Rainier Schraepen

Get to know the people and personalities that make the BADA, as we delve into their businesses, passions, and insights on buying and collecting. Through a series of interviews, we uncover their stories and discover what drives them in the world of art and antiques. 


Rainier Schraepen

From Butchoff Antiques

Established in 1964 and located on Kensington Church Street in London, Butchoff Antiques specialises in 18th and 19th century English and Continental furniture, mirrors and related objects. This includes well-known cabinet makers of the period, such as Holland & Sons, Wright & Mansfield, Jackson & Graham and Gillow of London & Lancaster.


Could you tell us about your favourite piece currently in your stock and what makes it special?

British FurnitureOne of our latest finds is an exceptional bronze coupe by Ferdinand Barbedienne. Not only is it of monumental proportions, but the design is also phenomenal and takes inspiration from ancient Roman bas-relief panels. For me, discovering the initials of Charles Cauchois (Barbedienne’s premier bronze chaser) was a real thrill, and their presence suggests it may have been exhibited at the 1889 Paris Expo.

What would you say has been your biggest personal achievement in your career in fine art & antiques so far?

Together with Christopher Payne, Butchoff Antiques embarked on a journey to write, research & publish an up-to-date reference book about 19th century British furniture. Such a project had not been attempted since scholars such as Edward Joy were writing nearly half a century ago. As dealers, we are privileged to come across such a broad range of pieces, and it is our responsibility to share our expertise and promote new learning.

How did you first discover your love for fine art and antiques?

I was studying Mechanical Engineering in Montreal, Canada, when I stumbled into a class called “The Language of Art” which forever changed my outlook on life and prompted me to pursue my studies in the History of Art.

Had you always wanted to work in the industry or did you have a career change?

I completed my Masters at the Courtauld focusing on the history of Dutch Golden Age art. From there, I transitioned into the industry, first in the Fine Arts, then discovering my love of the Decorative Arts.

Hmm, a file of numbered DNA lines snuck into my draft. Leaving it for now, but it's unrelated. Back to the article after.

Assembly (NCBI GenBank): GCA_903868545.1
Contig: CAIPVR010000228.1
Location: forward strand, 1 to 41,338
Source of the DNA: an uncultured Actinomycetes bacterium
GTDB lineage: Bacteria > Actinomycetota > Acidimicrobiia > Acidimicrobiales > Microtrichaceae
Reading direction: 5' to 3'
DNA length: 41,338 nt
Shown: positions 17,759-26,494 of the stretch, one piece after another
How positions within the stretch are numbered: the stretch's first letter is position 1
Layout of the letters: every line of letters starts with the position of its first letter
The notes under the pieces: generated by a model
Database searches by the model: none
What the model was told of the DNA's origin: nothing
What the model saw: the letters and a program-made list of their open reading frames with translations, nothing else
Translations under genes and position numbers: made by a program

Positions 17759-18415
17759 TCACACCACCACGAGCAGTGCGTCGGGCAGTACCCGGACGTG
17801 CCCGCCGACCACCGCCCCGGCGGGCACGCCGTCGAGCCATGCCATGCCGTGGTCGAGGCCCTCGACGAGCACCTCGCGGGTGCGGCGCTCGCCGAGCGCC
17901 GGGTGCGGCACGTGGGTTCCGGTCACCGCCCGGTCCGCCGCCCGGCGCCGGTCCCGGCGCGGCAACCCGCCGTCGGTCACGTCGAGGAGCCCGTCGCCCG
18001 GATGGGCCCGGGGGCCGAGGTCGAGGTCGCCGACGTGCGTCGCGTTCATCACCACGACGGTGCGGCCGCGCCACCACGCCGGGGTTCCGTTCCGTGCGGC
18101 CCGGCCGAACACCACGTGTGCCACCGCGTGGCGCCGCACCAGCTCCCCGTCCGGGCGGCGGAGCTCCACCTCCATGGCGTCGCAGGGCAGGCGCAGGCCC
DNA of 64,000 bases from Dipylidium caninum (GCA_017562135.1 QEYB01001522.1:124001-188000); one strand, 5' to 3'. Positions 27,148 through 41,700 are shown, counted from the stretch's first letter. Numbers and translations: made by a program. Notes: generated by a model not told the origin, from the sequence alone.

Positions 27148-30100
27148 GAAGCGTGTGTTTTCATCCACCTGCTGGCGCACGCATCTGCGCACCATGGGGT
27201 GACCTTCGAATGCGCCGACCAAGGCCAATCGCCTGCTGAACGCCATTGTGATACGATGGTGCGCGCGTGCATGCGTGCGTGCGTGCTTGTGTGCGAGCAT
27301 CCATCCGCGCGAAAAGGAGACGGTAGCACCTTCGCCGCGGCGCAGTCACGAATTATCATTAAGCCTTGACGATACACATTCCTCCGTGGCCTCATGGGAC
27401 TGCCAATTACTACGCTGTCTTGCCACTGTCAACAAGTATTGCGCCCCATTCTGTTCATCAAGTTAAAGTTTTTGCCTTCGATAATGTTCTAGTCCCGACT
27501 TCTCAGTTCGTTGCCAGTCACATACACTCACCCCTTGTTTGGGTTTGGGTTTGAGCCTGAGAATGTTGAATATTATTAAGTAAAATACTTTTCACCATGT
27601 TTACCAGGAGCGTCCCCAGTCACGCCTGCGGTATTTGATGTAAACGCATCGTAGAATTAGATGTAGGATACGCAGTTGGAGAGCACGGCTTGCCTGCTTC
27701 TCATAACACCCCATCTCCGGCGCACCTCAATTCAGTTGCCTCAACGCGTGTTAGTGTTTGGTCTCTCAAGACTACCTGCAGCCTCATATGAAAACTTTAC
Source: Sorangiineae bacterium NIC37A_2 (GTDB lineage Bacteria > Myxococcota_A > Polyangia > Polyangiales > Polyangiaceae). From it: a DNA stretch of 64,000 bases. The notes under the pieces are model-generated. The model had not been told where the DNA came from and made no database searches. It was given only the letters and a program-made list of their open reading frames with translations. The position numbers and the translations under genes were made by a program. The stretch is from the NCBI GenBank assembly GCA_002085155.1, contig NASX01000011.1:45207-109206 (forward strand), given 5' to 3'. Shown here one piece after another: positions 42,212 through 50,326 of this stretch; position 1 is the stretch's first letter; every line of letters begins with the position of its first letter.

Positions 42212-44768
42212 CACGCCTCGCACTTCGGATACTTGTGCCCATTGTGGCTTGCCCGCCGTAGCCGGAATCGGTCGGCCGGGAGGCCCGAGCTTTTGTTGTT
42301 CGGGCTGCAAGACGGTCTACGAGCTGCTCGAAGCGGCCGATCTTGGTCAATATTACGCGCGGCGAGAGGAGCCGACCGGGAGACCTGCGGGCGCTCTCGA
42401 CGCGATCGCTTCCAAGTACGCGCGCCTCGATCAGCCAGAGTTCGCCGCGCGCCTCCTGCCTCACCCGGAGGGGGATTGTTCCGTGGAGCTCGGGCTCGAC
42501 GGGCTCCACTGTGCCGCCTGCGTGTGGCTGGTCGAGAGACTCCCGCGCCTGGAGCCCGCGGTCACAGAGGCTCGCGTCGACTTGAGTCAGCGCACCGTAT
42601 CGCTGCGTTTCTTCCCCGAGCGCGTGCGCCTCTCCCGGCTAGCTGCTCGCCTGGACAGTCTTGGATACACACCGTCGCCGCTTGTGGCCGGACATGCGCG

Is there a house that you would love to design the interiors for/ furnish, or perhaps a client you would like to work with?

Without a doubt it would have been Jayne Wrightsman (1919-2019), the American philanthropist, arts collector, and veritable scholar who not only amassed one of the finest private collections of decorative arts in the US but, together with her interior designer Henri Samuel, presented the collection with impeccable taste!

Could you tell us your three top tips for buying and collecting antiques?

Buy what you love. Don’t be afraid to break the mould and find your niche. Lastly, value craftsmanship and novelty over brand names with clout.

Could you tell us about a recent visit to a gallery, exhibition or fair you have visited and enjoyed?

Everyone’s recent obsession is the Gabrielle Chanel exhibition at the Victoria & Albert Museum, and with good reason! Her studio’s early work from the 1910s-1920s, especially the embroidery, can and should be celebrated as works of decorative art.

What is an experience or an object that has shocked or surprised you in your time collecting and dealing?

Oftentimes, it is the engineered aspects of a beautiful piece of furniture that surprise me most. A lacquer bureau plat of mine by Alfred Beurdeley contains a hidden mechanism allowing a single key to simultaneously unlock several drawers. I like to think Mr Beurdeley knew he would be surprising and entertaining audiences with his furniture for decades to come, even centuries.

Will you ever stop collecting or dealing?

I have never met an antiques dealer who ever stopped collecting, and I will certainly not be the first!

Do you have a collection in your home?

Of course, and it is very eclectic. The collection includes 19th century furniture and a sprinkle of Art Deco. At home, I also indulge in my passion for Post-War Murano Glass lighting.

Who do you admire in the world of art and antiques and why?

Ian Butchoff, owner and director of the business, who has dedicated his whole life to finding, buying, selling, studying and sharing some of the greatest furniture and fine arts Europe ever produced.

What is an item that you wish you had never sold to a client and kept for yourself?

A faultless première-partie Boulle marquetry inlaid cabinet by Charles-Guillaume Winckelsen, dated 1869. Undoubtedly one of the finest pieces of furniture the 19th century every produced by one the century’s greatest pioneers.

What is your favourite appearance of an antique in a film, play or book?

My Boulle marquetry inlaid bureau plat by Toms & Luscombe, made for the 1862 exhibition, made its movie debut in 1962 in the first James Bond film, used in Dr No’s lair!

What events have you got coming up and where can we next view your stock?

We have a busy fair schedule, but conveniently our next showcase is just around the corner in Chelsea, at the Treasure House fair from 26 June – 2 July 2024!